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Cuban court sentences pastor with hard labor for homeschooling his children

(Pixabay/organicmom30)A Cuban pastor was sentenced to hard labor for homeschooling his children.

A Cuban court has sentenced an evangelical pastor to a year of hard labor and house arrest for not sending his two children to state schools and opting to educate them at home instead.

According to International Christian Concern, Pastor Ramon Rigal, leader of Iglesia de Dios en Cristo, has openly stated that his decision to homeschool his children was due to his Christian faith.

Guantanamo courts had originally sentenced Rigal to one-year imprisonment, but a recent adjudication led to the reduction of his punishment.

Rigal said that his legal team had proved that he did not commit any serious criminal act, but despite a strong legal showing, he was still sentenced to hard labor and house arrest.

Pastor Mario F. Barroso, a religious freedom activist from the Patmos Institute and a close friend of Rigal, warned that the heavy labor sentence is still a serious punishment.

"Correctional labor is a form of forced physical punishment, where the state typically chooses the locations and the working conditions," Barroso said.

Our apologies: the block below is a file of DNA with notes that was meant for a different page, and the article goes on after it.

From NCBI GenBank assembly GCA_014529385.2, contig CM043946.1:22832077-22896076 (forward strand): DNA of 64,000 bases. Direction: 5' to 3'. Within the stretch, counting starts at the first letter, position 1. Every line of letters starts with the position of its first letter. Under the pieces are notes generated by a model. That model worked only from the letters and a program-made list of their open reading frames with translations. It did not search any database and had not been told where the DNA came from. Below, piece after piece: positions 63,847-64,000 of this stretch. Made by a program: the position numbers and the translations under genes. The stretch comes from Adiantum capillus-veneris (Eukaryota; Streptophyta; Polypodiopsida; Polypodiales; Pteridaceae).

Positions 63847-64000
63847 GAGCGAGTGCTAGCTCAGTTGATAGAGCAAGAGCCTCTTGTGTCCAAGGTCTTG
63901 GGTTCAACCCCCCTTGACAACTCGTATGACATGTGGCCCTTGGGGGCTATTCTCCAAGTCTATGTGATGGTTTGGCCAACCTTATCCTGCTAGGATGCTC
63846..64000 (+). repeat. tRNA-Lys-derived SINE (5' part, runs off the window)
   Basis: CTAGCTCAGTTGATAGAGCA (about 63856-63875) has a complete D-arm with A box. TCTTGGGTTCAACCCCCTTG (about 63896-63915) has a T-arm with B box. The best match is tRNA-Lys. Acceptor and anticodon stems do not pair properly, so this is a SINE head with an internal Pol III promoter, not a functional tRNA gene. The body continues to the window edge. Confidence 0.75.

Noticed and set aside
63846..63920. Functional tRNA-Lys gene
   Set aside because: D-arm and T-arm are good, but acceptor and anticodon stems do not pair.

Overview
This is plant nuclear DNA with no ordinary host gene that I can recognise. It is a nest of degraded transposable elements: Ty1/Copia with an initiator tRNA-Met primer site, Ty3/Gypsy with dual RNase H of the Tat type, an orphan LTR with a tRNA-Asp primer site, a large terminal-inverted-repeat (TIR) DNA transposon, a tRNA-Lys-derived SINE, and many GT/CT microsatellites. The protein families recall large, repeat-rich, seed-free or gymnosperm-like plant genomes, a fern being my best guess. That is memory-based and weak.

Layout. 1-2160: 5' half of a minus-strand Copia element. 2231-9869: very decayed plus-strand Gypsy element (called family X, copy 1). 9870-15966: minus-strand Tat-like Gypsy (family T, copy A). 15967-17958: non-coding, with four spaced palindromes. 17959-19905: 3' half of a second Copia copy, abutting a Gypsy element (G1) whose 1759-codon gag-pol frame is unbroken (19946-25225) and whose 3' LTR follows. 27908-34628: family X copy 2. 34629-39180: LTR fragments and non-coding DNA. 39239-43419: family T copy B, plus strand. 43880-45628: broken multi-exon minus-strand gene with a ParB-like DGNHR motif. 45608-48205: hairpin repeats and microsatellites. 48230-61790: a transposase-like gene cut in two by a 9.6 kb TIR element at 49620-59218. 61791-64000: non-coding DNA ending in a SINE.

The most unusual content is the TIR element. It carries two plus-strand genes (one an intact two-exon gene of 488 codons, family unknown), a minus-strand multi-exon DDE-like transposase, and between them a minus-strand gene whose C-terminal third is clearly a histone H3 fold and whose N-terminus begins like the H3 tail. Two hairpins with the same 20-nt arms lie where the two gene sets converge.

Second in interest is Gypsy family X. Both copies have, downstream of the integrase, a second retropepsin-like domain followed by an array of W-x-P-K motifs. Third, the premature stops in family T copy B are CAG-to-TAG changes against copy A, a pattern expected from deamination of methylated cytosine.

"People sentenced to this penalty are assigned to a ranch or a farm of some sort, and believe me it's not light work," he added.

Rigal and his wife, Adya, were taken into custody in February after Cuban authorities realized that they were not sending their children to a state school.

When the authorities came to take the couple to the police station, they begged the police officers not to arrest them in front of their children and they promised to go to the station themselves later.

When they arrived at the station, the Rigals were charged with "acting contrary to the normal development of a minor."

In April, Rigal was sentenced to a year in prison, while his wife was placed under house arrest.

The case garnered international attention in May, prompting a protest outside the Embassy of Cuba in Washington D.C. in support of the pastor. The protesters tried to deliver a petition signed by nearly 31,000 people to the Cuban government, but they were turned away by the embassy officials.

The Homeschool Legal Defense Association (HSLDA) noted that the latest ruling does not vacate the pastor's conviction, nor does it eradicate the house arrest order against his wife.

The pastor vowed that he still would not send his children to public school no matter what.

"I will continue to fight and not give in to their impositions and I will not take the children to school," the pastor said.

"This fight must be continued until they let me educate my children quietly in my house or let me leave the country," he continued.

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